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    Percentage of Immigrant-Founded High-Tech Startups Declining, Study Finds

    A new study on immigrant entrepreneurship has found that the proportion of immigrant-founded high-tech startups in the United States has stagnated, and that it’s starting to decline.

    The study, released on Tuesday by the Ewing Marion Kauffman Foundation, a nonpartisan foundation that supports entrepreneurship and innovation, evaluated the rate of immigrant entrepreneurship from 2006 to 2012. According to Dane Stangler, director of research and policy at the Kauffman Foundation, “For several years, anecdotal evidence has suggested that an unwelcoming immigration system and environment in the U.S. has created a ‘reverse brain drain.’ This report confirms it with data.”

    The study examined a random sampling of 1,882 engineering and technology companies founded since 2006. Of those companies, 456 had at least one foreign-born founder. Here are some of the highlights:

    • The proportion of immigrant-founded companies nationwide has slipped from 25.3 percent to 24.3 percent since 2005. The drop is even more pronounced in Silicon Valley, where the percentage of immigrant-founded startups declined from 52.4 percent to 43.9 percent.
    • The exceptions to the downward trend were immigrants from India. Although founders in the study hailed from more than 60 countries, 33.2 percent of them were Indian, up from about 7 percent in 2005. Indians founded more of the engineering and technology firms than immigrants born in the next nine immigrant-founder countries combined.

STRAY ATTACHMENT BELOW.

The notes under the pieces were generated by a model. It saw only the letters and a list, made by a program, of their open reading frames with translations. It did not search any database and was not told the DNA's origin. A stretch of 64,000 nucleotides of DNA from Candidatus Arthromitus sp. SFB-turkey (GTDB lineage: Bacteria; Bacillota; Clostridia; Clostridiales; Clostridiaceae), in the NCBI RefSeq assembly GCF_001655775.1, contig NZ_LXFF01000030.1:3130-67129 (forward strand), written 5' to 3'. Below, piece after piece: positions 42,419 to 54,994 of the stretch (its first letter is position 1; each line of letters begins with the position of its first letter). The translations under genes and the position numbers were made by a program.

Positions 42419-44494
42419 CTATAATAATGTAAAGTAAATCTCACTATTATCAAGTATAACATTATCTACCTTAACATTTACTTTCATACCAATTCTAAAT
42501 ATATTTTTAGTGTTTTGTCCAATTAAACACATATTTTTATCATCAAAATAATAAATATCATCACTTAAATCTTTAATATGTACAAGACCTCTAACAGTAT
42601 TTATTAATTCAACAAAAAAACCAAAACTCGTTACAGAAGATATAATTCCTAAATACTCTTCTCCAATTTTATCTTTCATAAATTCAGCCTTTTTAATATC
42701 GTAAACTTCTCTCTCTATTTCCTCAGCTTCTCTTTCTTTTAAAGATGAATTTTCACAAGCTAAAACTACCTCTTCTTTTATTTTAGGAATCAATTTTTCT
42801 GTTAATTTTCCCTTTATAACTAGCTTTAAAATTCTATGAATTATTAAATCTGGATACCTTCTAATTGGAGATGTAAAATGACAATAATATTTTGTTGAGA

• After India, immigrant founders represented China (8.1 percent), the United Kingdom (6.3 percent), Canada (4.2 percent), Germany (3.9 percent), Israel (3.5 percent), Russia (2.4 percent), Korea (2.2 percent), Australia (2.0 percent) and the Netherlands (2.0 percent).
    • While immigrant entrepreneurship has stagnated, the rates of Indian and Chinese startups have increased. In 2005, Indians and Chinese entrepreneurs accounted for 26.0 percent and 6.9 percent of immigrant-founded companies, respectively.
    • Immigrant-founded firms were most likely to be located in traditional immigration gateway states: California (31 percent), Massachusetts (9 percent), Texas (6 percent), Florida (6 percent), New York (5 percent) and New Jersey (5 percent). Indian founders tended to establish businesses in California, New Jersey and Massachusetts, and Chinese founders showed a propensity to start companies in California and Maryland. Except for Germans, who most often chose Ohio as the location for their startups, all immigrant groups displayed a preference for establishing businesses in California.
    • Immigrant founders, who are most likely to start companies in the innovation/manufacturing-related services (45 percent) and software (22 percent) industries, employed about 560,000 workers and generated an estimated $63 billion in sales from 2006 to 2012.

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